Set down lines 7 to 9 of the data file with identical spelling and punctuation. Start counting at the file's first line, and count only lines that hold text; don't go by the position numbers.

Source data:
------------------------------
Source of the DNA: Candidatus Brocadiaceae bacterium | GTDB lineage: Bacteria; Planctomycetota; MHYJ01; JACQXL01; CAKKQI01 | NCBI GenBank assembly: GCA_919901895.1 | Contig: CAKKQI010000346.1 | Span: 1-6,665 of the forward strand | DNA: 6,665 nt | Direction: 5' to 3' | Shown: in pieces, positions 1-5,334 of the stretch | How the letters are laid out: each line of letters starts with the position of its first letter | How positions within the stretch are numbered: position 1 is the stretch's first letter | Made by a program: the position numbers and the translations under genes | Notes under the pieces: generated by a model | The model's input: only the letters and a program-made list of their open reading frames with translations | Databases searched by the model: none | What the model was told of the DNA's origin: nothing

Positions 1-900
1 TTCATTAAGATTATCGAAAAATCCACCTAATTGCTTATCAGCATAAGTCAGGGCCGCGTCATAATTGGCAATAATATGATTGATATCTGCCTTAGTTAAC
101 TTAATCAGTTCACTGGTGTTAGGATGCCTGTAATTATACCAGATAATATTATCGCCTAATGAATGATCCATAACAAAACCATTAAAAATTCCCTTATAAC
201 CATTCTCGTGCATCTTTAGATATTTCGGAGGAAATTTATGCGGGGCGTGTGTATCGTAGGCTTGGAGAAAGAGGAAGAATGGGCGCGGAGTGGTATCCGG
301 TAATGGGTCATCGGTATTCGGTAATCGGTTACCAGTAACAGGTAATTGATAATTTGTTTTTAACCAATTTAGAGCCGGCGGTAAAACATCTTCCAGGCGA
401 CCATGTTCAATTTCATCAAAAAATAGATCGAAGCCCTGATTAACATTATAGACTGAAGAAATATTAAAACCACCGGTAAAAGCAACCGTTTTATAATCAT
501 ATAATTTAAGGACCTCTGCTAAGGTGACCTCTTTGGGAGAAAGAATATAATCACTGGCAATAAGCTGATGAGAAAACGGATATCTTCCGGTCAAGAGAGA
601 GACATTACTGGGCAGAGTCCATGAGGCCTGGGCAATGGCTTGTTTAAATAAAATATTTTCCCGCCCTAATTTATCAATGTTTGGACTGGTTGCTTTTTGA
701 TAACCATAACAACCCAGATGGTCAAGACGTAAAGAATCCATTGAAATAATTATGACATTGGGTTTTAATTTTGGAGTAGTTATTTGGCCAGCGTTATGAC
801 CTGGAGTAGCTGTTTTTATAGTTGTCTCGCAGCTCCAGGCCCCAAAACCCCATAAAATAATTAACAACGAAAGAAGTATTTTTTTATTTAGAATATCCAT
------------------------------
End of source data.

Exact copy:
401 CCATGTTCAATTTCATCAAAAAATAGATCGAAGCCCTGATTAACATTATAGACTGAAGAAATATTAAAACCACCGGTAAAAGCAACCGTTTTATAATCAT
501 ATAATTTAAGGACCTCTGCTAAGGTGACCTCTTTGGGAGAAAGAATATAATCACTGGCAATAAGCTGATGAGAAAACGGATATCTTCCGGTCAAGAGAGA
601 GACATTACTGGGCAGAGTCCATGAGGCCTGGGCAATGGCTTGTTTAAATAAAATATTTTCCCGCCCTAATTTATCAATGTTTGGACTGGTTGCTTTTTGA